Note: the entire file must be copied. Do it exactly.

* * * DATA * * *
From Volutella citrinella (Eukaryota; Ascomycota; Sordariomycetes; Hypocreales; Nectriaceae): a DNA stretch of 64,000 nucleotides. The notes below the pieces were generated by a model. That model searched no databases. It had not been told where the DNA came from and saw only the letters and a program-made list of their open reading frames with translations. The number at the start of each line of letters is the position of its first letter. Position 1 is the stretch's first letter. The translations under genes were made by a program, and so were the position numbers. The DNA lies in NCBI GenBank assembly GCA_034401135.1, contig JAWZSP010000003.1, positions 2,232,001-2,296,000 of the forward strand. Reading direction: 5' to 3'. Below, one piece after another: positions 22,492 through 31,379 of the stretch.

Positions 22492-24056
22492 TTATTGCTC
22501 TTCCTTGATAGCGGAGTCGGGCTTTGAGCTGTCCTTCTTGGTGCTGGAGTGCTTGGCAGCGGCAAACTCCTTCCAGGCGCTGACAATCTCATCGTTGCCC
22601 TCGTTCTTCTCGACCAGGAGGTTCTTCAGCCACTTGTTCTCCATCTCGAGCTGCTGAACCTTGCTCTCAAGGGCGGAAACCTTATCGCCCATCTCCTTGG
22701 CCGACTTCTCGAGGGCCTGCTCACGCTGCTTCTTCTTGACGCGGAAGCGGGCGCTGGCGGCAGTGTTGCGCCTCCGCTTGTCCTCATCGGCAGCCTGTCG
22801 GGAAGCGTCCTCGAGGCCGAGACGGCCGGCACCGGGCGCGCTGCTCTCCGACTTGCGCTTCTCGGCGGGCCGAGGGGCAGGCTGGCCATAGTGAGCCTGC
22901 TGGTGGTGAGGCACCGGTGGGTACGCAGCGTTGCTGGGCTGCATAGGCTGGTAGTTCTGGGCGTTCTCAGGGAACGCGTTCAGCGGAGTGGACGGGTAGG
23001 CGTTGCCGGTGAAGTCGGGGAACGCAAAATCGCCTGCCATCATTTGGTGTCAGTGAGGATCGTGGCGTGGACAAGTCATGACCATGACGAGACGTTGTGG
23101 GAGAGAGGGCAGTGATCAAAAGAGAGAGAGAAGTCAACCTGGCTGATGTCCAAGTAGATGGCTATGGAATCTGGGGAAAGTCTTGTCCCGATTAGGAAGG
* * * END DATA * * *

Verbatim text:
From Volutella citrinella (Eukaryota; Ascomycota; Sordariomycetes; Hypocreales; Nectriaceae): a DNA stretch of 64,000 nucleotides. The notes below the pieces were generated by a model. That model searched no databases. It had not been told where the DNA came from and saw only the letters and a program-made list of their open reading frames with translations. The number at the start of each line of letters is the position of its first letter. Position 1 is the stretch's first letter. The translations under genes were made by a program, and so were the position numbers. The DNA lies in NCBI GenBank assembly GCA_034401135.1, contig JAWZSP010000003.1, positions 2,232,001-2,296,000 of the forward strand. Reading direction: 5' to 3'. Below, one piece after another: positions 22,492 through 31,379 of the stretch.

Positions 22492-24056
22492 TTATTGCTC
22501 TTCCTTGATAGCGGAGTCGGGCTTTGAGCTGTCCTTCTTGGTGCTGGAGTGCTTGGCAGCGGCAAACTCCTTCCAGGCGCTGACAATCTCATCGTTGCCC
22601 TCGTTCTTCTCGACCAGGAGGTTCTTCAGCCACTTGTTCTCCATCTCGAGCTGCTGAACCTTGCTCTCAAGGGCGGAAACCTTATCGCCCATCTCCTTGG
22701 CCGACTTCTCGAGGGCCTGCTCACGCTGCTTCTTCTTGACGCGGAAGCGGGCGCTGGCGGCAGTGTTGCGCCTCCGCTTGTCCTCATCGGCAGCCTGTCG
22801 GGAAGCGTCCTCGAGGCCGAGACGGCCGGCACCGGGCGCGCTGCTCTCCGACTTGCGCTTCTCGGCGGGCCGAGGGGCAGGCTGGCCATAGTGAGCCTGC
22901 TGGTGGTGAGGCACCGGTGGGTACGCAGCGTTGCTGGGCTGCATAGGCTGGTAGTTCTGGGCGTTCTCAGGGAACGCGTTCAGCGGAGTGGACGGGTAGG
23001 CGTTGCCGGTGAAGTCGGGGAACGCAAAATCGCCTGCCATCATTTGGTGTCAGTGAGGATCGTGGCGTGGACAAGTCATGACCATGACGAGACGTTGTGG
23101 GAGAGAGGGCAGTGATCAAAAGAGAGAGAGAAGTCAACCTGGCTGATGTCCAAGTAGATGGCTATGGAATCTGGGGAAAGTCTTGTCCCGATTAGGAAGG